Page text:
April 18, 2014

Icons: The Punk Singer (2013)

Kathleen Hanna in The Punk Singer

When you label someone the voice of a movement, can they ever live up to expectations? Such was the case with Kathleen Hanna, who became the face of the “riot grrrl” scene while leading Bikini Kill in the ‘90s. Working alongside bands like Huggy Bear, Bratmobile, and Sleater-Kinney, she helped to initiate the third wave of feminism in this country. That’s the basic history, but who’s the person behind that image? Director Sini Anderson tackles this question with The Punk Singer, a sincere documentary that does more than show why Hanna’s contribution was important to the scene. It reveals the complexities in the fiery demeanor, especially when a devastating illness ends her time in the spotlight.

Combining archival footage with more recent interviews, Anderson does an excellent job presenting the different stages of Hanna’s career. Music was the outlet for an artist with so much to say, yet it put her on the public stage as a target. It’s refreshing to see so many talented women participating in this project. We’re lacking typical guys like Rolling Stone’s David Fricke that appear in so many documentaries. Instead, pivotal artists like Kim Gordon, Corin Tucker, and Joan Jett give their impressions on Hanna’s work in the ‘90s and beyond. On the surface, she was just a punk singer, but her role became so much greater. It also riled up the male establishment and brought attacks from all corners of the spectrum.

The Punk Singer

The first hour focuses on Hanna’s time with Bikini Kill and Le Tigre and spotlights the music without getting too rhapsodic. Concerts were rougher affairs at that point, and mosh pits were no joke at club shows. It wasn’t a hospitable place for most women, and Hanna wouldn’t stand for it. While her approach to bringing women to the front might seem obvious, that move was very rare. Beyond the hype, it’s the practical moves that stand out within the furor. This material works because we hear plenty of humble comments from Hanna about her experiences. The incisive stage presence of her younger days has given way to a committed yet much different persona. She’s grown up a lot in the past few decades, though the anger towards the divisive system remains as strong as ever.

There are few guys on screen in this film, and that choice makes this story more unique. One exception is Hanna’s husband Adam Horovitz, whose stabilizing presence helps her through the difficult times. The section on their romance is really touching. Despite being a great match, the couple moved slowly because of the challenges for touring musicians. The Beastie Boys’ social consciousness has frequently been under reported, and some still equate them with the image of partying young guys from their first record. His presence is fairly limited in the movie, but their strong relationship comes through from those scenes. Horovitz shoots a harrowing moment of Hanna revealing the side effects from medicine to combat her Lyme disease. It’s hard to think of such a vibrant performer reduced to such a difficult state.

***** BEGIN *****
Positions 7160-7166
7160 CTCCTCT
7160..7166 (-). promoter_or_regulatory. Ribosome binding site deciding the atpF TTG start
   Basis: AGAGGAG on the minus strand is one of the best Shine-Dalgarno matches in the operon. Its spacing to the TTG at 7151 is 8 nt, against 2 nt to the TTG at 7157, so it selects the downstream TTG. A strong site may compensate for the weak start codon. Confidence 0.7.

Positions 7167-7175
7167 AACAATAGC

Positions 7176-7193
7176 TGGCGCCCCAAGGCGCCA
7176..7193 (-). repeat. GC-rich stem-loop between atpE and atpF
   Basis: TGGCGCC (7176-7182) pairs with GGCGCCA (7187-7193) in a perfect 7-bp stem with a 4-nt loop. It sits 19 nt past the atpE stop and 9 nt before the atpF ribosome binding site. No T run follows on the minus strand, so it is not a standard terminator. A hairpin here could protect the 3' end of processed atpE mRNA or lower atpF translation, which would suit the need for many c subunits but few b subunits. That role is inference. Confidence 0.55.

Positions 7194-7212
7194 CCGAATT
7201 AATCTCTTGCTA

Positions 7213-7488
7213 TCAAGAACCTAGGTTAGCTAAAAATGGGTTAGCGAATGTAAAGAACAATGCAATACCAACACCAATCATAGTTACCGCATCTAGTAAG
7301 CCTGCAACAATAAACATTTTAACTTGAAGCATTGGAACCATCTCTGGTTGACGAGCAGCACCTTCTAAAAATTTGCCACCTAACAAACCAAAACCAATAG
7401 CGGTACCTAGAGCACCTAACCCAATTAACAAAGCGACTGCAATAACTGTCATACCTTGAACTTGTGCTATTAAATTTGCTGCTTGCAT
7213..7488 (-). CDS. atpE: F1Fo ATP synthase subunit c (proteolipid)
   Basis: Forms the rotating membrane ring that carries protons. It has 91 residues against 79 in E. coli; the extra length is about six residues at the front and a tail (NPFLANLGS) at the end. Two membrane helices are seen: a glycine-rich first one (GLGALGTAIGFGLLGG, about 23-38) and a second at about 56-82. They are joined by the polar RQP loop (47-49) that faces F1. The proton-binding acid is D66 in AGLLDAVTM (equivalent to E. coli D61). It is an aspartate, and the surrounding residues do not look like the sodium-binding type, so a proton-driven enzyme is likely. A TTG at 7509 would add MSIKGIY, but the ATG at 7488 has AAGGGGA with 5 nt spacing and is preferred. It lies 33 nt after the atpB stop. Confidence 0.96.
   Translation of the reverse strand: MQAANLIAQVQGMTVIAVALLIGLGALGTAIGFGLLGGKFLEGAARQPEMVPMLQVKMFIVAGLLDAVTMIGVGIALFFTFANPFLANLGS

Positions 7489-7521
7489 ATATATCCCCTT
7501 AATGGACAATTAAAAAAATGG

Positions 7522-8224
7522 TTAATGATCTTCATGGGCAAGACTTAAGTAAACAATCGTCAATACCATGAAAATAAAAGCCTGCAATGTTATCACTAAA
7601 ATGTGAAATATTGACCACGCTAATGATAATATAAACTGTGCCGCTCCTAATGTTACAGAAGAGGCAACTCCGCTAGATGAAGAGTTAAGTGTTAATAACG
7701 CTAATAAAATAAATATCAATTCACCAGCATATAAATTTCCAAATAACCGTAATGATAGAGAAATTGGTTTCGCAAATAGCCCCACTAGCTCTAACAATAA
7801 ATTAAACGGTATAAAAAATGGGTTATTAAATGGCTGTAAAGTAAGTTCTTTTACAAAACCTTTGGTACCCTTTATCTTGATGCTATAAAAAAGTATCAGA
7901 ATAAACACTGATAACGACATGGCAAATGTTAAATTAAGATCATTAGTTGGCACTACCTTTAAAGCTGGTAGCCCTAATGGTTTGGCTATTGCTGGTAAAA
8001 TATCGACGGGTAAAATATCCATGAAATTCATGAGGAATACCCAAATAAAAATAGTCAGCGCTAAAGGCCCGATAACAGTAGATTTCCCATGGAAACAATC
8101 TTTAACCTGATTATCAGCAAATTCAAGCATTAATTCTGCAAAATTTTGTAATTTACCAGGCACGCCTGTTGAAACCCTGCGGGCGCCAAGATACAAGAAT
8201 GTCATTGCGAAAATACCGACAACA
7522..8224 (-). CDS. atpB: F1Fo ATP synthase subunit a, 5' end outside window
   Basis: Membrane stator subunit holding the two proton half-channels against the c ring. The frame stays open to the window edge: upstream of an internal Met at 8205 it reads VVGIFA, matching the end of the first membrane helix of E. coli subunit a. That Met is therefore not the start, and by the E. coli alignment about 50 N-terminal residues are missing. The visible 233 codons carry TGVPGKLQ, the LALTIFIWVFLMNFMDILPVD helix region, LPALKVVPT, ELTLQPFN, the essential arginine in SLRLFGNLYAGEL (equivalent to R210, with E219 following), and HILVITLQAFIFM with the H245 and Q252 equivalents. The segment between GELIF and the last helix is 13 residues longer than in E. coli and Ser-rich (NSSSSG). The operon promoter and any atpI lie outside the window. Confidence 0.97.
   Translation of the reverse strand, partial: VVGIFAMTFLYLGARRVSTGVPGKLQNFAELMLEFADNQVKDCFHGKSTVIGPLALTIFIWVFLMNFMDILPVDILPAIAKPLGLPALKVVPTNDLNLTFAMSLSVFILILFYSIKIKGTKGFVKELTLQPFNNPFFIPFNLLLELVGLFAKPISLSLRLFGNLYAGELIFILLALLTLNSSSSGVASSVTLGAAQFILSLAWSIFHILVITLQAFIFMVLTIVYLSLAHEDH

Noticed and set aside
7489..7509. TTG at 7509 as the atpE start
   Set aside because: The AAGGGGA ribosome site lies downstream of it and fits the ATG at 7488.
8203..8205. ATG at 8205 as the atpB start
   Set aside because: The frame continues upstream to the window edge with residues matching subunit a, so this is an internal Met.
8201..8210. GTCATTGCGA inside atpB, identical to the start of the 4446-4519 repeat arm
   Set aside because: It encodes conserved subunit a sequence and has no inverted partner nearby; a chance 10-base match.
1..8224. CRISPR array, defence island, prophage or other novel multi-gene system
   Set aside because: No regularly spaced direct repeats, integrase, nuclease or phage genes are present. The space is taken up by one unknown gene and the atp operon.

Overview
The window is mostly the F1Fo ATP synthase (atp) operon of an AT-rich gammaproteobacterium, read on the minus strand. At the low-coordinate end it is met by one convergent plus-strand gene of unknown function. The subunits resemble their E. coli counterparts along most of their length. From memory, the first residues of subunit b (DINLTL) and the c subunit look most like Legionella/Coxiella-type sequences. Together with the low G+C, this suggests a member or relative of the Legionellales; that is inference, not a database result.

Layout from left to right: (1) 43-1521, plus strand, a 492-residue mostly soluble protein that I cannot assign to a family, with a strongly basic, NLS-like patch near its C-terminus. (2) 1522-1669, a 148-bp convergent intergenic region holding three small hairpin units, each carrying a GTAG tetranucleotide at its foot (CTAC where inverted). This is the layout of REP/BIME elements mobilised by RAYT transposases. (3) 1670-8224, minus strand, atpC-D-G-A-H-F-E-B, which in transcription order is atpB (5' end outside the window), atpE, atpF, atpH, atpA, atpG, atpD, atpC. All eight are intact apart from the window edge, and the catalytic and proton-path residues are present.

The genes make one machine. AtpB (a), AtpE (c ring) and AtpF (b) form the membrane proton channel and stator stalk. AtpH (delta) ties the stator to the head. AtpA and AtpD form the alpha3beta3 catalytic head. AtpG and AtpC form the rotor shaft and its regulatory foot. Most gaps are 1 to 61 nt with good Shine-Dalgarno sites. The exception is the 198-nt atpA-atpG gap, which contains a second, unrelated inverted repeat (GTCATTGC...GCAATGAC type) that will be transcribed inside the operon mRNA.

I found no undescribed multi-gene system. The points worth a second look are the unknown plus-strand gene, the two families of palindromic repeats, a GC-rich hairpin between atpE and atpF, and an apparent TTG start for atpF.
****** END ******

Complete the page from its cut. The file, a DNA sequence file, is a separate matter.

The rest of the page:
Kathleen Hanna in 2013's The Punk Singer

The Punk Singer was the first place where Hanna revealed the reason that she quit performing in 2005. She didn’t realize until five years later that she had contracted Lyme disease. This final segment is difficult but reveals the emotional core that drives the film. It does more than portray an artist's glorious past. Anderson and Hanna are using the film to come to terms with her illness. I’m typically fidgety when watching movies at home, but I was glued to the set during the last act. We observe a singer with so much energy reduced to a shell of her former self. Watching her take the stage again with The Julie Ruin is such an affirming moment. Plenty of challenges remain, but she’s on the path to a brighter future.

April 16, 2014

Icons: Saving Mr. Banks (2013)

Tom Hanks and Emma Thompson in Saving Mr. Banks

What is it about Walt Disney that keeps enthusiasts so enamored nearly 50 years after his passing? An obvious reason is Disneyland, which remains one of America’s cultural touchstones. When you combine that success with so many animated classics, it’s easy to see why the Disney Company remains so prominent. On the other hand, many of us were born well after Disney was gone. I’ve only seen videos of his TV programs, yet I’m intrigued by the guy. He was cantankerous and so powerful, yet he created the image of the friendly grandpa for the general public. That isn’t an easy feat, yet that persona remains in place today for a whole new generation of movie goers and theme park fans.

Given the continued interest in Disney, it’s surprising that he’s never been portrayed in a significant fictional film. One reason is how protective the Disney Company is about the face of their organization. Millions of visitors aren’t going to Disneyland because they love Bob Iger. This Icons marathon will give me the chance to look at different ways to view unique individuals of the past and present. In Saving Mr. Banks, Tom Hanks plays Disney as the friendly public figure, but there are hints about the more forceful guy lurking beneath the surface. Despite what he says to P.L. Travers (Emma Thompson), his interest in adapting Mary Poppins isn’t just to fulfill a promise to his daughters. Disney sees the commercial potential for a hit yet faces an equally determined opponent every time he meets with her.

Emma Thompson as P.L. Travers in Saving Mr. Banks.